I had big plans for this year and they included writing about my ongoing Personal Campaign for Kind. I knew I was pretty good at being kind to others although I could be more generous. However, I had no idea how difficult being kind to myself was going to be, especially when the going got rough – and it did.
In January I talked about how contagious kind gestures like smiling at strangers can be – even when the drab and dreary central North American winters make us feel less than willing (like in February, ugh). But that was kindness to other people. I needed to turn my attention to how the lack of self-kindness was showing up in my own life.
In March I noticed a trend with my memoir coaching clients; one that I was only too familiar with in myself. As talented, enthusiastic and committed as my clients were, they were sadly not making time for what was important to them. Instead they were caving into their own excuses and they weren’t being very kind to themselves about it. I was doing this, too. I wasn’t happy and I was not making the strides with my work or personal goals that I’d promised myself at New Year’s. Inspired by my clients, I wrote: Self-Kindness Meant Getting Out Of My Own Way. I had only recently learned about boundaries and the value of reinforcing them with the people I let scoff my time or try to load up my guilt-o-meter. The easy part of my Campaign for Kind was over and the painful learning had begun.
By May, deep into the rewriting of my own memoir, my cracks were showing. I was spending days delving into my vulnerability and history and that meant hearing self-talk that I couldn’t edit into oblivion. In my strain to get clear on my discomfort I had to do some self-kindness medicating which included walking away from my toxic relationships and learning the phrase “No, thank you.” While I gave myself four months for rewrites, I still had to address how ill at ease I was in the rest of my life. I wanted a life redesign…just a renovation, not a demolition as I wrote in June. My future needed to include more travel, more writing time, more wandering. I realized I was going to have to unburden myself of other things – the responsibilities that I’d tied myself down with. It was epiphany time. My situation was my own fault. Yep, I’d made my own discomfort. I’d limited my own ability to move into a simpler space, to have a less-cluttered existence and most of all, rendered myself immobile in the short and long term. I had no one to blame but myself and that made self-kindness almost impossible.
By the summer months the branches on my path had diverted my “best laid plans.” I was writing and on schedule for once but my house wasn’t selling so I couldn’t make travel plans, financial commitments or even relocate. I clung to my visualization, featured in the photo in the July blog, that every path leads to a bright spot. I tried desperately to remember that the right time would come, that hope is victorious. I reminded myself that just as the reward on every hard hike of my life (literal and figurative) had always been the bright clearing after the struggle on the wet, uneven terrain of the trail, things would work out. To hear that message, I needed a lot of reinforcement from the people who care about me. I didn’t know how to reassure myself. I didn’t have the a big enough well of self-kindness.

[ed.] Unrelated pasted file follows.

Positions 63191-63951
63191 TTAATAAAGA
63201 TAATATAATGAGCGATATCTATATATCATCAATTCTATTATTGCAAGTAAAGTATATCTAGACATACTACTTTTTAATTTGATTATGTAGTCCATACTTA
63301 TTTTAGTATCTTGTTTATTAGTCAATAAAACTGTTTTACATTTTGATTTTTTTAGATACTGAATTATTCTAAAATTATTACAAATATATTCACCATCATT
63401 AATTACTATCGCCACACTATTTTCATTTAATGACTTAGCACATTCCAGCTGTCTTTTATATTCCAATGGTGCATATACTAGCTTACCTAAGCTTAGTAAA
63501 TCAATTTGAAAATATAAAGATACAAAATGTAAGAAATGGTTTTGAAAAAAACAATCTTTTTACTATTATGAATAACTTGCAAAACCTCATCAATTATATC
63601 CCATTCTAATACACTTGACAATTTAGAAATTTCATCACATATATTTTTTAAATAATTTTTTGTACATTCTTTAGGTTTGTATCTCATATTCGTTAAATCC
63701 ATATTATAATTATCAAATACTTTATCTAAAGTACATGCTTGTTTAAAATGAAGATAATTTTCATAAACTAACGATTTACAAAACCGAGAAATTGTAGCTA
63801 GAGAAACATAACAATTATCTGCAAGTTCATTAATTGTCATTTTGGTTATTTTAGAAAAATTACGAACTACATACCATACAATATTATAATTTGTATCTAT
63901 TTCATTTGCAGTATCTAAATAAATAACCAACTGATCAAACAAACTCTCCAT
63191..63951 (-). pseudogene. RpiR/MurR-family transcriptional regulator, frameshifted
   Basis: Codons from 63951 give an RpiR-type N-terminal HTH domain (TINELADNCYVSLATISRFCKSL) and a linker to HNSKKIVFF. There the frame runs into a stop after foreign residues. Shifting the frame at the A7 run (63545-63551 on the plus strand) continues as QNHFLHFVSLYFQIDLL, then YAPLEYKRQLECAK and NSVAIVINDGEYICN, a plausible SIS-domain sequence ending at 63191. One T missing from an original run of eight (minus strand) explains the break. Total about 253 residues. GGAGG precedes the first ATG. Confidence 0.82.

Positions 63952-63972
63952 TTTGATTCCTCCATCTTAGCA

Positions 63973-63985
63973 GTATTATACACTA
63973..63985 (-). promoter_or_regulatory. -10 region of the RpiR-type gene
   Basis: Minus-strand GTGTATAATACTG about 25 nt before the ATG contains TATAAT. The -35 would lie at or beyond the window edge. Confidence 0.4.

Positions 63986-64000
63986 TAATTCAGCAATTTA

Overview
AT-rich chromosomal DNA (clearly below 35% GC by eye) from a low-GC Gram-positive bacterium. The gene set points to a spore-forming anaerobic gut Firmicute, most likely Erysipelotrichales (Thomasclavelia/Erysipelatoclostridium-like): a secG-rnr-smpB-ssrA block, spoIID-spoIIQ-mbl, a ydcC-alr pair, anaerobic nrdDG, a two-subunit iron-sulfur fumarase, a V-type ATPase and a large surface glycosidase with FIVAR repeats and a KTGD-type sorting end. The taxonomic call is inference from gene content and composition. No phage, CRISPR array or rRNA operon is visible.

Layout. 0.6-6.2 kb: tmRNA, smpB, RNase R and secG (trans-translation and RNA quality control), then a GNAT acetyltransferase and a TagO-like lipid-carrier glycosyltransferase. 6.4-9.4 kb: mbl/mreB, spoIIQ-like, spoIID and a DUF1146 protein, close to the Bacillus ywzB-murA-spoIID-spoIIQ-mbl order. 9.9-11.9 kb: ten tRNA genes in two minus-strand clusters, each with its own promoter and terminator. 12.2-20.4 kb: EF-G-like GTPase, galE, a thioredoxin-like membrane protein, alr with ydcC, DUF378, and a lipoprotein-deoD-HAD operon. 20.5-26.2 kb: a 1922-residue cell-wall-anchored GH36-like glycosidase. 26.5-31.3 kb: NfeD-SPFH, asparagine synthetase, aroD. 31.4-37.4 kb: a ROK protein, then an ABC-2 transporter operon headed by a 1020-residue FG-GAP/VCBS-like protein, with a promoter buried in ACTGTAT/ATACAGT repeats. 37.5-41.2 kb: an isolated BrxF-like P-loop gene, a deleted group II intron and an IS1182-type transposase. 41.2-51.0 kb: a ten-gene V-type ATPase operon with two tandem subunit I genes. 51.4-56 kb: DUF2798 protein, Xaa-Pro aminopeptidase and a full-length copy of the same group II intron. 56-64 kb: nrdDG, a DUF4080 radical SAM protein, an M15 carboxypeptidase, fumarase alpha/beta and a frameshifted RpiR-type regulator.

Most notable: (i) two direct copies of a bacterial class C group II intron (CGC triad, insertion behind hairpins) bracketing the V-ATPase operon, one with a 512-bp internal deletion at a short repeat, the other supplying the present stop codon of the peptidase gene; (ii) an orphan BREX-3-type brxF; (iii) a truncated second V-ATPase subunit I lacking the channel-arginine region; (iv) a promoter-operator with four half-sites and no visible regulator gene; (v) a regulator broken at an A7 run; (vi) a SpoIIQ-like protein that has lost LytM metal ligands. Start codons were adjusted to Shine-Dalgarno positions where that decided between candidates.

In the fall I was forced to learn some patience and practice self-talk that included: “It will all work out.” and “There is no fixed timeline for my dreams.” Unfortunately, I was (and still am) filled with resistance. I found acceptance that I could not control the timeline for a lot of things in my life. I could not predict the real estate market collapse or the cruelty of business associates.
I was writing about the way remembering is a kindness to ourselves and how our memories reflect our ownership of our story – key reminders of the months spent reworking my memoir. I had to learn my own message that whatever the cause of the bends in the road, they too must be traversed AND the reason will be clear later. I was safely on the other side of a tough year and able to look back on the overall gains by the time I started writing this. I hope you can look back now and ask yourself these questions:
- How did your year go compared to how you planned it last New Year’s?
- Were you really hard on yourself when the path wasn’t as straight as you might have liked?
- What were your tools for survival?
- Were there opportunities for self-kindness that helped you get through?
I still have a lot to learn about where kindness lives. But it is the simplest and most gratifying education. All we have to do is pick up the crumbs that kindness is throwing down. It’s the holiday season so keep your eyes and ears peeled for chances to put some good juice in the universe. Hold that door a little longer for the mom with a stroller and whiny toddlers, pay for coffee for the next guy in line who can’t find his card, say thank you every time. When you screw up, (and you will) try congratulating yourself for trying and not chastising yourself for being imperfect. Be you this season. You’re awesome!